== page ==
How to make a ginger bread house?

Since it’s the holiday season, I was thinking we’d try to be a little extra festive this year. So my question is, how to make a ginger bread house? Every time I smell gingerbread, my mouth waters, and I know the icing is mostly sugar, so it probably tastes amazing. Can somebody give me a bit of direction & perhaps a recipe?

Answer #1

Hi Steve,

INGREDIENTS: Cookie Dough: 1-1/2 cups whipping cream 1 teaspoon pure vanilla extract 2-1/2 cups firmly packed brown sugar 2 Tablespoons baking soda 1 Tablespoon ground ginger 2 teaspoons ground cinnamon 1-1/3 cups light or dark molasses 9 cups all-purpose flour . Icing Cement: 2 large egg whites 1/8 teaspoon cream of tartar 2 teaspoons water 3 cups sifted powdered sugar

Gingerbread House Instructions The construction of your gingerbread house will closely follow the building concepts of a real house. Proper planning is essential. You can make the gingerbread ahead of time, making sure to let it thoroughly cool in a dry area before wrapping securely to store. Be sure to allow plenty of time to put the pieces together.

The recipes can be used for not only a gingerbread house with icing, but also gingerbread cookies. Here are a few simple tips:

• Cut the basic structure templates for your house from posterboard and test first by taping the pieces together. If it will stand as made out of posterboard, then most likely it will be structurally safe for your gingerbread house.

• Don’t limit yourself to a plain box house. You can make virtually any shape, from igloo to Victorian to farmhouse. Or, use a loaf mold in the shape of a house to eliminate the construction steps.

• Prepare a base for your house. Use a piece of plywood covered with foil, a large heavy platter or baking tray. You will want to be able to move the entire structure easily. You can use a sheet of gingerbread on top of the base if you wish, but it’s not necessary.

• Keep in mind that the dimensions of your gingerbread house will be restricted to the size of a 12-by 15-inch baking sheet, and cut your templates accordingly.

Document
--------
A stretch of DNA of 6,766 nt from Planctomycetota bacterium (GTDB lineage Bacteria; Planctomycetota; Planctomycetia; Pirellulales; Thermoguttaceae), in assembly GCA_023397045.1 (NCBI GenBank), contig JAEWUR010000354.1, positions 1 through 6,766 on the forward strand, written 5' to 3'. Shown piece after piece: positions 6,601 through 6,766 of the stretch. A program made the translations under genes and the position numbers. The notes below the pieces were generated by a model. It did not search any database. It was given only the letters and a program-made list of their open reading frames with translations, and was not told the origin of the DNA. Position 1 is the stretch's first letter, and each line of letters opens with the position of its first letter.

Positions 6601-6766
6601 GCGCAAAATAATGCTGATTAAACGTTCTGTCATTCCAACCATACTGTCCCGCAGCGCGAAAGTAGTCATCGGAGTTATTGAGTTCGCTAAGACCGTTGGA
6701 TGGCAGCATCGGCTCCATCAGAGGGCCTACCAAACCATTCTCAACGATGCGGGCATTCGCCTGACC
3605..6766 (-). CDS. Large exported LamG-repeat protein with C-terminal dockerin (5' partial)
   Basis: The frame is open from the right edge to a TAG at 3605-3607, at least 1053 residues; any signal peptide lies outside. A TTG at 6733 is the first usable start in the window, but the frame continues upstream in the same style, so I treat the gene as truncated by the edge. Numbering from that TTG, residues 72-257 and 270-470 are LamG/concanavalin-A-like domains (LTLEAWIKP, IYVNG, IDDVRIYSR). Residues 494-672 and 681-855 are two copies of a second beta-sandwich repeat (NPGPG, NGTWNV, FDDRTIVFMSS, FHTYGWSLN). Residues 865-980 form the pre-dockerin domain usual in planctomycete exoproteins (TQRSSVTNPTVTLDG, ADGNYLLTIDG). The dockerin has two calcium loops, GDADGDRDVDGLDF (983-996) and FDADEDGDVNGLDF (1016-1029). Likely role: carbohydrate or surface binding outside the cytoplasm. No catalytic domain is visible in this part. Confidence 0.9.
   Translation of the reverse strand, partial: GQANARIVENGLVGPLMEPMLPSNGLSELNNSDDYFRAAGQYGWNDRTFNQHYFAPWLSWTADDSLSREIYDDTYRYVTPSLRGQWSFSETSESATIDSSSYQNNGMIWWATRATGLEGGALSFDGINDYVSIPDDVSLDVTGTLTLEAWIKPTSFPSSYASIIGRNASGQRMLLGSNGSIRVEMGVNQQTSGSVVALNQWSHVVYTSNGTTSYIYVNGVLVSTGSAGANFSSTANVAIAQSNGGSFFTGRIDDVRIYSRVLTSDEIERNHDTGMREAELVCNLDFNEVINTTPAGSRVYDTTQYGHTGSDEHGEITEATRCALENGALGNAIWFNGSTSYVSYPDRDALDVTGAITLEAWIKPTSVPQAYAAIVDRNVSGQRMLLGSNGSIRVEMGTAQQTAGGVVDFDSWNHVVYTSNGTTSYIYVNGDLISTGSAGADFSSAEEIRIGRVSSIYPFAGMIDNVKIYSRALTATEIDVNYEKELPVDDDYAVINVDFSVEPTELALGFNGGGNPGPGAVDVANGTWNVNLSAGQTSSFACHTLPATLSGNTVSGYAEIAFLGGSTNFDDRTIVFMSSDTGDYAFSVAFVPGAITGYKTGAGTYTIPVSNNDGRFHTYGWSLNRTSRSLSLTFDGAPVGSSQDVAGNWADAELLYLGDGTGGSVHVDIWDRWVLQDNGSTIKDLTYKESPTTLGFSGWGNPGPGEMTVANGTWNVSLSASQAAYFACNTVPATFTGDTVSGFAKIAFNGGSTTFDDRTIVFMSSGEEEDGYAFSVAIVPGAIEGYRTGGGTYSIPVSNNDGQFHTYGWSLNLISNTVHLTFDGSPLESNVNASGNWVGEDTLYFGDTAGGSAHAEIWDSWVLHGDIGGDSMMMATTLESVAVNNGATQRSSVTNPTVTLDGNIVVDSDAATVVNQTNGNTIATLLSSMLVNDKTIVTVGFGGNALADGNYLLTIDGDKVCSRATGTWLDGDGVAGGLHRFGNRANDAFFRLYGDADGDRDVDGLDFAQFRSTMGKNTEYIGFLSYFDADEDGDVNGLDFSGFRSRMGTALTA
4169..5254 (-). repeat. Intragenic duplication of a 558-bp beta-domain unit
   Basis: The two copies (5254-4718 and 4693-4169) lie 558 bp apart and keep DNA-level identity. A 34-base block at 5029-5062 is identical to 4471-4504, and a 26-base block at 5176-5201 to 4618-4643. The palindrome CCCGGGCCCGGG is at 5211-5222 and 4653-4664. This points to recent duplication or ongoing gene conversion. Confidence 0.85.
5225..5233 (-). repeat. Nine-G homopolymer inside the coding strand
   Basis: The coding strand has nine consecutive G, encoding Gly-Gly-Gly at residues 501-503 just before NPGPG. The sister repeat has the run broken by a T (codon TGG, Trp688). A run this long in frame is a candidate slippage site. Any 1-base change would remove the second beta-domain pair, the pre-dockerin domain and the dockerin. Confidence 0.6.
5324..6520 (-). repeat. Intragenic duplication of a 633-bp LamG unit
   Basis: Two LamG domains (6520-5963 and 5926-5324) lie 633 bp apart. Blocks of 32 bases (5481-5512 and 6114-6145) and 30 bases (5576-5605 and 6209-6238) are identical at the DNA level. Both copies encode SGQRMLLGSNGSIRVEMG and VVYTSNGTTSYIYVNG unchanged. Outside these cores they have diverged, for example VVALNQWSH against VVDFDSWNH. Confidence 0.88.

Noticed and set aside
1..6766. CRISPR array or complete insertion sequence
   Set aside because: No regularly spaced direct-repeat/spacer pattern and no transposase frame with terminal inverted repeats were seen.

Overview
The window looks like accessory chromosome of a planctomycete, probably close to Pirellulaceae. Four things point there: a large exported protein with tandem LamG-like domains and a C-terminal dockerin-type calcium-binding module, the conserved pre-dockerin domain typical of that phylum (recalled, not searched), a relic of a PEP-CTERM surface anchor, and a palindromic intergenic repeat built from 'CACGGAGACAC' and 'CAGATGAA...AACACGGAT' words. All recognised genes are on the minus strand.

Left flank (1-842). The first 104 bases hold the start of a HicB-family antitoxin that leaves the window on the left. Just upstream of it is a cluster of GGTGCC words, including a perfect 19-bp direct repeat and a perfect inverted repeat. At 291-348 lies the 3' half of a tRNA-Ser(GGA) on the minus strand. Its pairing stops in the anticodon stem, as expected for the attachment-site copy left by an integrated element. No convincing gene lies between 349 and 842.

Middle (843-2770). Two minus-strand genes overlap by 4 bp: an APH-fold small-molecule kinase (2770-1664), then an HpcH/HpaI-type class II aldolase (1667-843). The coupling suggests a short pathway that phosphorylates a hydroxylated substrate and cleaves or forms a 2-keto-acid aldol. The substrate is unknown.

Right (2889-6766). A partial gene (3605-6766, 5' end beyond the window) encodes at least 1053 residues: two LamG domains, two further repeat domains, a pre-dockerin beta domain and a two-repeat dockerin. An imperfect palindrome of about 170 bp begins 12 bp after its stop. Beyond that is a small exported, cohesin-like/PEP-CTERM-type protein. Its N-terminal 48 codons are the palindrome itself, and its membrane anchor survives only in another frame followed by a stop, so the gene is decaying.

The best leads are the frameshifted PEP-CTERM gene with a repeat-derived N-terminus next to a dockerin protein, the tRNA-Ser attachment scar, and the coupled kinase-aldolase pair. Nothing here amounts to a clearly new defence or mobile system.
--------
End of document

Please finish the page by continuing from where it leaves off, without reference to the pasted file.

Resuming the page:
• Maximum thickness for dough should be 3/8-inch. For houses larger than 6 inches square, use 1/4-inch thickness and for smaller houses, use 1/8-inch. Weight-bearing walls should be just slightly thicker.

• If you want the walls covered in icing, you may need to thin the icing with a few drops of water and then spread gently on the sides before assembling. Let sit for the icing to dry.

• When assembling, apply the “glue” icing using a pastry bag, and let sit for 30 minutes to set before actually assembling. This will help the pieces adhere better, resulting in a more stable structure.

• When assembling, apply a generous (but not dripping) amount of icing glue to one side of the joint. Press un-iced piece to the iced edge and hold briefly until the icing sets. If you want more stability, you can also icing-glue the walls to the base.

• For the icing decoration, use a pastry bag with various decorating tips or a knife. You can easily fill in gaps and smooth construction errors with icing and candy decorations. Wipe off smudges or drips with a clean, damp paper towel.

• To apply candy decorations, dab a small amount of icing to the underside of the candy and hold in place until set.

• You can use dough scraps to roll out added decorative cut-outs to be applied with icing glue. These cutouts can be impressed with designs before baking.

• If you don’t have time to do the baking, you can use cardboard or graham crackers and still show off your decorating skills.

Sue…Have fun

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